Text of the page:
Community members gathered at Fort Collins City Council Tuesday evening to support immigrants who live in fear of their federal and local government.
A resolution was approved that rescinds a 2006 resolution which required law enforcement to report arrestees to Immigration and Customs Enforcement if they were not legal citizens of the U.S. The resolution also establishes ways to increase communication with immigrant communities.
One of the goals of the legislation is to increase public safety. Immigrants who are undocumented might refrain from calling police or acting as witnesses if they think they will face prosecution, according to Jacqueline Kozak-Thiel, who helped develop the proposal.
“People are afraid,” Kozak-Thiel said. “They are afraid to leave home, they are afraid to report crimes, they are afraid of hostility and discrimination, and they are afraid to interact with government officials.”
Kozak-Thiel said the resolution will establish outreach and education to various communities. In response, various community members vocalized their beliefs that education and outreach should not target immigrants.
“It’s not about educating the community, it’s about educating those making policies,” said community member Sarah Cane.
Cheryl Distaso, of the Community Trust Coalition, is in favor of making it illegal to ask immigrants their status and documentation, but shared a similar sentiment as Cane regarding the resolution that was proposed.
“The goal is not to educate the community but to educate city council,” Distaso said. “The issue is that they (undocumented immigrants) do not feel safe which is real and rationally based.”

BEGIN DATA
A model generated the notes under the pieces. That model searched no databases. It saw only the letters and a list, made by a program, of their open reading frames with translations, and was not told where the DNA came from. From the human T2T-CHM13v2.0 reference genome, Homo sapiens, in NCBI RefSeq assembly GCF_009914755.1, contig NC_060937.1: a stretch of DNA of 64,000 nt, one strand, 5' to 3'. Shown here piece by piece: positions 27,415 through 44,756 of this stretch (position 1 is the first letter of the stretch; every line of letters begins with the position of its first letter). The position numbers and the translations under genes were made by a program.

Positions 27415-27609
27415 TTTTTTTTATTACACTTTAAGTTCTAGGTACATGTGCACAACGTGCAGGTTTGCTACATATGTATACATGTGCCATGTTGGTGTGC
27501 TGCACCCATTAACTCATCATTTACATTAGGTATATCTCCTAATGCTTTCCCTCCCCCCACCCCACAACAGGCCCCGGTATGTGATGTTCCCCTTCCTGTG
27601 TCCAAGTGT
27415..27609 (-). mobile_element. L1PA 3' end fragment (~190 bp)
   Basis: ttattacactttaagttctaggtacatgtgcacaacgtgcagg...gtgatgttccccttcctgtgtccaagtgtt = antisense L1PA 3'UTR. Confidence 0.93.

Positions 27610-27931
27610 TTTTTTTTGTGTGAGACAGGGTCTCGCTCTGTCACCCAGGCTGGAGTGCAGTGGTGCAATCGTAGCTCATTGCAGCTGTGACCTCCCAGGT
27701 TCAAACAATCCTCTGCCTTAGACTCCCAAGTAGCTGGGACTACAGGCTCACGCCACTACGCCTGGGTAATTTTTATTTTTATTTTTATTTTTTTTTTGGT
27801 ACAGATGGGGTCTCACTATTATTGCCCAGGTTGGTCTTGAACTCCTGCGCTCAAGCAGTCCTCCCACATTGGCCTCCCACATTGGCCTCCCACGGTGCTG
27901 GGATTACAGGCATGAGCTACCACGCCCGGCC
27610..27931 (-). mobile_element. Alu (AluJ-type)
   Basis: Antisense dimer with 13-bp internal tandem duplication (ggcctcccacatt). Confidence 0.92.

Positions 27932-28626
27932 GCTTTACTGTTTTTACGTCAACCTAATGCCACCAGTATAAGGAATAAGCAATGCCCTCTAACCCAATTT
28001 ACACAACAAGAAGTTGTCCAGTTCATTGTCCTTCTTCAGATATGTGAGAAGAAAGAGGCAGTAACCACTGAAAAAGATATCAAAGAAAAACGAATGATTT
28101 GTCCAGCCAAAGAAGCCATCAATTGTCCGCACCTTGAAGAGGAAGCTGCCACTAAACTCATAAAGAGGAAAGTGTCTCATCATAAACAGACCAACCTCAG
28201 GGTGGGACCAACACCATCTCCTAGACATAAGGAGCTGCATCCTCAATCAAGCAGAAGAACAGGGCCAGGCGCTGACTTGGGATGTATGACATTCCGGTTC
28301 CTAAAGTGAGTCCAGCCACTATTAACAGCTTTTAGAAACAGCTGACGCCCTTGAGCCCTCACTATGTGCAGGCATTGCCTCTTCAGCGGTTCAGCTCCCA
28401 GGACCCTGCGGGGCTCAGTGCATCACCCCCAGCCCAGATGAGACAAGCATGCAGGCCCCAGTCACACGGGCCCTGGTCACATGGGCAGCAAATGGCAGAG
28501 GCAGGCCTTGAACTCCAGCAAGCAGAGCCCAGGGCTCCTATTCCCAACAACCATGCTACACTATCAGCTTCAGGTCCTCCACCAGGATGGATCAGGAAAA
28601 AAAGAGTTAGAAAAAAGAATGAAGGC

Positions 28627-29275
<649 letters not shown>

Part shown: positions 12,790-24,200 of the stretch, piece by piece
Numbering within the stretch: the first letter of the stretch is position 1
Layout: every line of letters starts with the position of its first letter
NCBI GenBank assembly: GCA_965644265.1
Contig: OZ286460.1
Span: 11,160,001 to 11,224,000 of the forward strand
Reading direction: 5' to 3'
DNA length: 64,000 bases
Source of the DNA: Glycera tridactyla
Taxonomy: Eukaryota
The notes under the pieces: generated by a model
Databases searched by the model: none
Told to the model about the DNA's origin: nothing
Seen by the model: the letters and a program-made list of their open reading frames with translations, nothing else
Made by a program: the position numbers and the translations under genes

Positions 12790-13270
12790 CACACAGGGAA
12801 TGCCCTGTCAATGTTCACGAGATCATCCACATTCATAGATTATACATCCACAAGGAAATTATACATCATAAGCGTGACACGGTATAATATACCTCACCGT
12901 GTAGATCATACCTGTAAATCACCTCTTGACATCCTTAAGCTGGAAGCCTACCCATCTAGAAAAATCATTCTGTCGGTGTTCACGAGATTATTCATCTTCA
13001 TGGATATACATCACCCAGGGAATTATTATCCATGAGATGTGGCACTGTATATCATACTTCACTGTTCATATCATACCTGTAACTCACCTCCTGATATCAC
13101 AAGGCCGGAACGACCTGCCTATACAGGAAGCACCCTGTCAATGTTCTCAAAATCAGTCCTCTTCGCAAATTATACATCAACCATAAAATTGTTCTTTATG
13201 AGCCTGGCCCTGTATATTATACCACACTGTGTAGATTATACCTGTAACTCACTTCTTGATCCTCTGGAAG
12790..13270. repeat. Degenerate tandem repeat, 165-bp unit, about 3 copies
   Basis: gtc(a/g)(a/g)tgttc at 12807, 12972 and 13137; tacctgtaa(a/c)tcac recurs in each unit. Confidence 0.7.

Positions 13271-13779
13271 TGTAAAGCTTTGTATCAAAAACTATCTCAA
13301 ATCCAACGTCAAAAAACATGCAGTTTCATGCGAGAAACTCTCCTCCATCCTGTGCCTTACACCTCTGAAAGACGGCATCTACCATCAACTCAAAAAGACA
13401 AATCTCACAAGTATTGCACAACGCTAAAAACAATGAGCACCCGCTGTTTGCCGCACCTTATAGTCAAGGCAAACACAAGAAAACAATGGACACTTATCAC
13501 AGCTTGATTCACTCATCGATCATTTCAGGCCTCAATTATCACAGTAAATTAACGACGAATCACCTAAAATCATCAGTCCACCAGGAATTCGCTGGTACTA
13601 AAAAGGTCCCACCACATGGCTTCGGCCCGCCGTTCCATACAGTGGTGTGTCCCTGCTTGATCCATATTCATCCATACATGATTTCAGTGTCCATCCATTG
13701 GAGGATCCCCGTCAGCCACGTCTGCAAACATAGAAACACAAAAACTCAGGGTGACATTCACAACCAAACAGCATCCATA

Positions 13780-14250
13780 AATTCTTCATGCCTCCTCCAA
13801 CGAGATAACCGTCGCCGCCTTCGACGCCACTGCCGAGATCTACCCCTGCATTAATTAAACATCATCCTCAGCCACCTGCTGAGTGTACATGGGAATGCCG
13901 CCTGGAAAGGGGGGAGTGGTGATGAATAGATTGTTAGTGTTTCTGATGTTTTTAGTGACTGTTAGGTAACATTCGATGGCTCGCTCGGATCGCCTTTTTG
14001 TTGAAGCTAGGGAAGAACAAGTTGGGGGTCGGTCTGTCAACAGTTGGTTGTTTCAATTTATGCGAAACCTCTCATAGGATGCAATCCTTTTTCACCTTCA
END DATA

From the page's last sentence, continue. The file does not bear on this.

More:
Councilmember Ken Summers was not convinced that undocumented immigrant’s fears are completely warranted. He asked Sheriff Justin Smith and Deputy Chief Greg Yeager the current protocol in processing undocumented immigrants. Yeager said officers do not ask to see paperwork on site. If an arrest is made, Smith said they then have an obligation to find out who a person is and their immigration status.
“We need to address these issues and the fact that if people are afraid, then give them the information that resolves their fear,” Summers said.
A motion was made to suspend this resolution but after amendments were made to the initial proposal, it passed unanimously.
Mayor Wade Troxell said addressing issues like immigration are made complicated by several federal and state laws that the city has to work around. Troxell ultimately showed approval for this action.
“As this resolution has been drafted and crafted tonight, I think it does represent something that is appropriate for Fort Collins.” Troxell said.
Collegian news reporter Ty Betts can be reached at email@example.com or on Twitter @TyBetts9